RIGA/FRANKFURT (Reuters) - The European Central Bank will shut its hallmark bond purchase scheme by the close of the year, it said on Thursday, taking its biggest step yet towards dismantling crisis-era stimulus a decade after the start of the euro zone’s economic downturn.
But in a balanced announcement reflecting the uncertainties hanging over the economy, it signalled that any interest rate hike is still distant, raising the prospect that ECB chief Mario Draghi might leave office in October 2019 without having raised rates in his eight-year term.
The timid move to roll back stimulus contrasted with the U.S. Federal Reserve’s rate hike a day earlier, which signalled a break from policies used to battle the 2007-2009 financial crisis and a return to normalised central banking.
The new rates guidance sent the euro down over one percent against the dollar to $1.1644 EUR=EBS and pushed bets by investors on the timing of a first deposit rate increase back by three months to September 2019.
“While yesterday’s Fed hike was very much ‘hawkish’, in our view, the ECB opted to announce the end of its net asset purchases with a dovish flavour,” BNP economist Luigi Speranza said.
The ECB will halve its bond buys to 15 billion euros (£13.1 billion) a month from October then shut the programme at the end of the year. It also sees interest rates steady “at least through the summer of 2019” -- a vague definition that gives policymakers a wide window and the flexibility to push back any move.
“‘Through the summer’ is intentionally not precise,” Draghi told a press conference after policymakers met in Riga, Latvia’s capital. “There is a desire to maintain optionality in each and every part of this decision.”
Adding a surprisingly dovish tinge to the decision, Draghi emphasized that uncertainty and risks were increasing, comments taken to indicate that risks were skewed towards a later hike, rather than an earlier move.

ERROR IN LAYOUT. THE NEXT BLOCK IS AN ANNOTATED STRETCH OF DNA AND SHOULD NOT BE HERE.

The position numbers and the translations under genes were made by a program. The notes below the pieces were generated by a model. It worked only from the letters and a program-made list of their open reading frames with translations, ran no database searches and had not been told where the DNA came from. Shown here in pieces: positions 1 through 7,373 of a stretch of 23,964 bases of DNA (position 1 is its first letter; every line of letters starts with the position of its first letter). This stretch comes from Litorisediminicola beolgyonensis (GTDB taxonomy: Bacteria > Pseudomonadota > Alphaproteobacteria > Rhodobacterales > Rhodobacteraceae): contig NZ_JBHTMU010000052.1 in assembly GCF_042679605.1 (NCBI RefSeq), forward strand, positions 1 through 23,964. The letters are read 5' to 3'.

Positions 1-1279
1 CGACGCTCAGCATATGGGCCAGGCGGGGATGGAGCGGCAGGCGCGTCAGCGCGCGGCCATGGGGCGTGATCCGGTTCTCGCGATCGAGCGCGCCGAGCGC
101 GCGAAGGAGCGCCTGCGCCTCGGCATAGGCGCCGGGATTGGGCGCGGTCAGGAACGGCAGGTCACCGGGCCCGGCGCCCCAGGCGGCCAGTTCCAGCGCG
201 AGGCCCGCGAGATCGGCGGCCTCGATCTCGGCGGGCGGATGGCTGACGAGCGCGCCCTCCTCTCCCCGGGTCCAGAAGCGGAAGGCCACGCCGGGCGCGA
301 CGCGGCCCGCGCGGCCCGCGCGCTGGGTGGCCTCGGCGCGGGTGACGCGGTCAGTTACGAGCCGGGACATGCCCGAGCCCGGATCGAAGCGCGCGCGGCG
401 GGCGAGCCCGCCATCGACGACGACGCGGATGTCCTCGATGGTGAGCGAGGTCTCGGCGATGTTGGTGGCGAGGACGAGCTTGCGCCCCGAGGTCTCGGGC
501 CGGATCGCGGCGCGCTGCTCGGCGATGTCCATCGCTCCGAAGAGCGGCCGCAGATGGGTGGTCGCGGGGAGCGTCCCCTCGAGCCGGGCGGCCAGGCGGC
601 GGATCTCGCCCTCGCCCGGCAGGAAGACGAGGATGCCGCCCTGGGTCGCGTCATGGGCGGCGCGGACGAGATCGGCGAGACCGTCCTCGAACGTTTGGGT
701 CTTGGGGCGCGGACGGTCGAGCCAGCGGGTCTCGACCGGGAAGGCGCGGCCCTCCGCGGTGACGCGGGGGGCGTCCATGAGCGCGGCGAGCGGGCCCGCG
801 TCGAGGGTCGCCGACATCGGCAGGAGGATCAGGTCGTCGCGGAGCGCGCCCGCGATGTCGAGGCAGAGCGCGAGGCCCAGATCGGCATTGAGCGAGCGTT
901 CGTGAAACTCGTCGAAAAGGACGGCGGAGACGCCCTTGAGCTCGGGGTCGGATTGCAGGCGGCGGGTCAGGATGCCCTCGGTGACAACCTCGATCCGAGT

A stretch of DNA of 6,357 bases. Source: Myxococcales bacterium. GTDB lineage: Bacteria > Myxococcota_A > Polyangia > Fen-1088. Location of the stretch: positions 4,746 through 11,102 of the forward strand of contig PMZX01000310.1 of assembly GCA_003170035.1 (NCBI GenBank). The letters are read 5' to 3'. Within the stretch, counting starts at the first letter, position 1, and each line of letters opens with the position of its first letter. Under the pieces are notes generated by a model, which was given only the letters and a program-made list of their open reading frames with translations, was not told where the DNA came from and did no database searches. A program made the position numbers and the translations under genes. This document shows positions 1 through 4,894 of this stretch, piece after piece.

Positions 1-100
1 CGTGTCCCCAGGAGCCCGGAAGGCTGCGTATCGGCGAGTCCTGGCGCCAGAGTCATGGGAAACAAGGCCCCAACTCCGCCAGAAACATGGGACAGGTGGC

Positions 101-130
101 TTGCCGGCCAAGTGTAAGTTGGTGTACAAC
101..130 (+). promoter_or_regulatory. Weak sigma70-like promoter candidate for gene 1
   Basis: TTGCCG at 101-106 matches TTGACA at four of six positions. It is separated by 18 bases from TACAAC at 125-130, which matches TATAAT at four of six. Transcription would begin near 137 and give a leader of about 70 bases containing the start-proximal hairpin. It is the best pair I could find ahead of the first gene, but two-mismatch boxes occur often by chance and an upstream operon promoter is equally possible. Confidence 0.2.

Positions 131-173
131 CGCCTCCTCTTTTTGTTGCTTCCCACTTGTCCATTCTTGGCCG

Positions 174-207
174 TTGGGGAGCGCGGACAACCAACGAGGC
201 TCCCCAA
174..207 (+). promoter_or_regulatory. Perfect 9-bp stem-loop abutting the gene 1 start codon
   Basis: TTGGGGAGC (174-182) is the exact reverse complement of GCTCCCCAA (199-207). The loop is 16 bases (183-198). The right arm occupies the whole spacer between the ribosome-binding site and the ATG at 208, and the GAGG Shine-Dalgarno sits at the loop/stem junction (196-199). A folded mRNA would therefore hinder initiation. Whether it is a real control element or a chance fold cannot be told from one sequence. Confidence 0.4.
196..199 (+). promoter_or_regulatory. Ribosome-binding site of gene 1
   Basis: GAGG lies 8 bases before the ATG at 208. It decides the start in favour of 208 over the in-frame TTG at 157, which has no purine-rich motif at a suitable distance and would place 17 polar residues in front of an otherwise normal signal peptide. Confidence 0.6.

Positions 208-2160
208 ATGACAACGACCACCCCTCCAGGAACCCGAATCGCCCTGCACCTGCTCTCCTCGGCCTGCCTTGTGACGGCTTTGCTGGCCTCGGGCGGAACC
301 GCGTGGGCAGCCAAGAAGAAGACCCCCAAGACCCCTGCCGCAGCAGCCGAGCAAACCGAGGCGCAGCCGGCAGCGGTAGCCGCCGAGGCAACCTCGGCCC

“This decision has been taken in the presence of a strong economy with increasing uncertainty,” he said of a political landscape characterised notably by rising trade tensions between the United States, Europe and China.
“We suspect the hurdle to deviating from the intention on QE is probably pretty high,” JPMorgan economist Greg Fuzesi said. “The decision on rates is dovish, but likely with more flexibility in both directions than the decision on QE.”
Highlighting the risks to the outlook, the ECB downgraded its euro zone growth forecast for this year to 2.1 percent from 2.4 percent previously, while upgrading its inflation forecast to 1.7 percent from 1.4 percent, largely as a result of rising oil prices.
By putting a specific end-date on its stimulus, the ECB is nevertheless taking a more decisive step than the Fed did when it started its own taper in December 2013 without committing to a specific end or any subsequent steps.
For the ECB, the biggest complication could be a murky economic outlook, muddied by the developing trade war, a populist challenge from Italy’s new government and softening export demand.
Draghi, a former Italian central bank governor, downplayed Italy’s turbulence as “a pretty local episode”, arguing that government policy shifts are normal market events.
“Contagion was not significant if (there was) any at all,” he said, emphasising differences with the widespread market panic seen around the peak of the euro zone debt crisis. “We haven’t seen really any redenomination risk.”
Italian bond yields rose sharply this month as a new government of anti-establishment parties promised higher spending. That threatens a clash with Brussels, which is pushing Rome to cut the euro zone’s second-biggest debt pile.
But a broader slowdown could make it harder for the ECB to cut support if lower growth eases pressure on inflation, a threat to the bank’s credibility as it has missed its inflation target of almost 2 percent for over five years.
While inflation has remained weak, higher oil prices, increasingly evident wage pressures and record employment suggest that prices will be moving up in the coming years, even if more slowly than the ECB had originally hoped.
The euro’s more than 6 percent fall against the dollar since April is helping the ECB as the weaker currency is increasing the cost of imports and boosting inflation. While a rebound is likely, the Fed’s tightening stance will limit the potential for a big rise in the euro.
Projections for underlying inflation -- excluding volatile food and energy prices -- barely moved in the bank’s new forecasts, however, rising only 0.1 percentage point for next year and 2020.
“The end of net purchases does not mark the end of very loose policy. In fact, Draghi sounded dovish today, and we still expect the first rate hike only in December 2019,” Nordea economist Jan von Gerich said.
Writing by Mark John; Editing by Catherine Evans
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